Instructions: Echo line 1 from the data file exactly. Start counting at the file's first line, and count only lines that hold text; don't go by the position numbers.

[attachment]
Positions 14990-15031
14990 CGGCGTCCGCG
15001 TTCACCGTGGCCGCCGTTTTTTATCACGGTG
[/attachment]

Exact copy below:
Positions 14990-15031